• Sabine 11.2.2

        goblins are beings that live underground, are associated with minind, minting and gold. Generally referred to as small, cunning, some what mean tempered, and involved in 'banking'.



        Physical appearance

        Goblins were short and fair-skinned, as they spent very little time outside. They had very long fingers and feet, dome-shaped heads and were slightly larger than house-elves. Griphook, one of the hundreds of goblins working at Gringotts, had a bald head, pointed nose, and pointed ears. Some had dark, slanted eyes, and some goblins even wore pointed hats.[4]

        Now one can argue that the fact that the Goblins are the bankers is 'anti semitic' per se. However, the words above are the words from her book.

        the goblins in the film looked like that


        now according to John Steward his words were taken out of context, 'fuck news week' he said, and fwiw, i honestly believe that if he would have thought that about the Goblins that he would have been in a really good position to point that out 20 Years ago when the films were first relieved as host of the Daily Show.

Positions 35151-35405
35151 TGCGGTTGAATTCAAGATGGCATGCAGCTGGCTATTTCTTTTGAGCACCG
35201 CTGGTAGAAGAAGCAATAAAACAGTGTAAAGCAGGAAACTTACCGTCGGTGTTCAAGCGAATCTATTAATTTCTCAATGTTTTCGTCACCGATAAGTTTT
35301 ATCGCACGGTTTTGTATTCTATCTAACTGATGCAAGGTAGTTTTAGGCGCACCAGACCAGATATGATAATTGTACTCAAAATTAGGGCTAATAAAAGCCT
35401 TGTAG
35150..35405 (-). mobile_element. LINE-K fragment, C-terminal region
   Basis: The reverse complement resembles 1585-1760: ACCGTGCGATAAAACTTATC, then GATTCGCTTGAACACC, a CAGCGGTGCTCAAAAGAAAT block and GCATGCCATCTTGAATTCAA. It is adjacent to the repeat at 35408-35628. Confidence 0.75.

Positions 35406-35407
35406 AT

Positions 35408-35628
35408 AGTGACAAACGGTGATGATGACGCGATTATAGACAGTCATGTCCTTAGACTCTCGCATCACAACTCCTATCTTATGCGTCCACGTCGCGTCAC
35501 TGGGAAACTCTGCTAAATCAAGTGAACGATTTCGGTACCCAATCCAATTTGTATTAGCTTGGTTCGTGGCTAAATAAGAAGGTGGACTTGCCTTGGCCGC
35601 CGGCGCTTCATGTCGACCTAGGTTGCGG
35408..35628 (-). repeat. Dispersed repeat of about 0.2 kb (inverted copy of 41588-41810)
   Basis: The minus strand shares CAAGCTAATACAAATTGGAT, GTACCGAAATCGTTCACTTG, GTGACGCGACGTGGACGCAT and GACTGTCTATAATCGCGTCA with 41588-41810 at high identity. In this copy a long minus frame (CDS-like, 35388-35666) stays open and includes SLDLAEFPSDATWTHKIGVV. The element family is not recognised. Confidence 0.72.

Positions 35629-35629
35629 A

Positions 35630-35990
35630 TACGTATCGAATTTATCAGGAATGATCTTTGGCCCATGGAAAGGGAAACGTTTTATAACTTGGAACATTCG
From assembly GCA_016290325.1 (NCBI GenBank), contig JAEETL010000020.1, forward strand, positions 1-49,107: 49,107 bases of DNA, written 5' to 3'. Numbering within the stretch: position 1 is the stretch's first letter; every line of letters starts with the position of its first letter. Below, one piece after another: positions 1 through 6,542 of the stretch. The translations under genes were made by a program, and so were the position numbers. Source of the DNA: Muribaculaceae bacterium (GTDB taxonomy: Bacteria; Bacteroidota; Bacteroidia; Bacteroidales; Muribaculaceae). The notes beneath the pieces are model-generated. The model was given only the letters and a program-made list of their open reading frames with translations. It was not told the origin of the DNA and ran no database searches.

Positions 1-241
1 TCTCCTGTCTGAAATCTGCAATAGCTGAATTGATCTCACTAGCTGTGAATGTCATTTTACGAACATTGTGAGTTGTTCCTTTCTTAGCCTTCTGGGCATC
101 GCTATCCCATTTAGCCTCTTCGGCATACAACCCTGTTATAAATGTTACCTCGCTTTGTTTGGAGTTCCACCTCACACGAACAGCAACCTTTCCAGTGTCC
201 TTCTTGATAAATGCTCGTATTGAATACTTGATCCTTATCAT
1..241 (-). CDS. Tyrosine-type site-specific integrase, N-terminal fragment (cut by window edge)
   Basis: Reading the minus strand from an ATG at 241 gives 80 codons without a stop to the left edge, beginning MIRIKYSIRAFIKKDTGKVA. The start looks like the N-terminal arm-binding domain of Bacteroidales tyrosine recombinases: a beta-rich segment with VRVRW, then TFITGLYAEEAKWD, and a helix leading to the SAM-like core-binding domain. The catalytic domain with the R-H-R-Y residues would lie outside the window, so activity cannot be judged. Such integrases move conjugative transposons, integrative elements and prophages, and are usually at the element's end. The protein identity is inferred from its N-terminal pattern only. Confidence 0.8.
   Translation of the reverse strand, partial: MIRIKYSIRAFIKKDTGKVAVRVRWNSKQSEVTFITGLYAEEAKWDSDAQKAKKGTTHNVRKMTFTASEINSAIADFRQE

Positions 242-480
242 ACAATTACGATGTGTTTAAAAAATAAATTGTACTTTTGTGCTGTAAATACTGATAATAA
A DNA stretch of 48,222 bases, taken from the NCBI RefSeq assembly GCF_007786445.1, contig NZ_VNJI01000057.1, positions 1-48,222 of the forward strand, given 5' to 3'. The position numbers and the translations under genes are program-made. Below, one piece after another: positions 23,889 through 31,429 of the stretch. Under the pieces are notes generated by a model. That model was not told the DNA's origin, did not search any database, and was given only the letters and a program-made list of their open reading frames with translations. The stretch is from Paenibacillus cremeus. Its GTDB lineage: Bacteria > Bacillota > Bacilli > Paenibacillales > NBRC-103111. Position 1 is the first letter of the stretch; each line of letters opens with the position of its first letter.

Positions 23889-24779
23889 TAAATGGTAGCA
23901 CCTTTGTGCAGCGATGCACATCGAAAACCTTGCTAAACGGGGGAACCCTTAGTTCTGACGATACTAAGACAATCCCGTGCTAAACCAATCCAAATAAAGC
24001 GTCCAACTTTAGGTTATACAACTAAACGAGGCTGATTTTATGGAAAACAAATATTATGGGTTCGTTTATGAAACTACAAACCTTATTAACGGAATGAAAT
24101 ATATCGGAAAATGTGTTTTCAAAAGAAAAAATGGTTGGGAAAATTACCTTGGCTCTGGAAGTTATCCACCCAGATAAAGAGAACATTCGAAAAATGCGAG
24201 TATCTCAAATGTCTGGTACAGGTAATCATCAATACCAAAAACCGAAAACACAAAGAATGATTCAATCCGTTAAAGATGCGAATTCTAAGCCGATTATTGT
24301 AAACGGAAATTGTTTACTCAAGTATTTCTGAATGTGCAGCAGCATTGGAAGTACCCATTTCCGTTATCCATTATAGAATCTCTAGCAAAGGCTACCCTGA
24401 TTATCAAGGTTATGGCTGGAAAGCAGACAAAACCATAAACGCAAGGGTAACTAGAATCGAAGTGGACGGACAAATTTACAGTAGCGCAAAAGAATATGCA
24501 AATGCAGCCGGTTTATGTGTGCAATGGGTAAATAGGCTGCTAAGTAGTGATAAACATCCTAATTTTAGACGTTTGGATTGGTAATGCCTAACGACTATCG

Maybe this really is just another thing that poeple want to be truth about the witch from scotland who believes that non males used to be called something, something particular that no one really can't quite remember anymore.

        and again with trigger warning, the daily fail reporting where the left dare not go to


        But Jewish fans were quick to note that the author has consistently called out anti-Semitism in recent years; including as a frequent critic of Jeremy Corbyn during his leadership of the Labour Party and when she refused to join a cultural boycott of Israel.

        And Dave Rich, director of policy at Jewish charity the Community Security Trust, told MailOnline that Rowling had been 'very supportive' of the Jewish community.

        He said: 'JK Rowling has been very supportive of the Jewish community in recent years and tweeted repeatedly against antisemitism, so it is hard to imagine that she used anti-semitic caricatures in her books. Sometimes a goblin is just a goblin.'

        Comedian David Baddiel also waded in, adding: 'The goblins in Harry Potter need to be seen not in a simplistic #teamRowling vs #antiteamRowling way but in a many-centuries long, deeply subconsciously embedded cultural context.'

        Author and literature expert Nicholas Jubber told MailOnline: 'Rowling appears to have followed traditions in British fantasy literature. The old German word, 'kobold', gave us the word 'cobalt', signalling the association of these creatures with mining for precious ores. So it makes sense that goblins would be linked with vaults and underground storage.'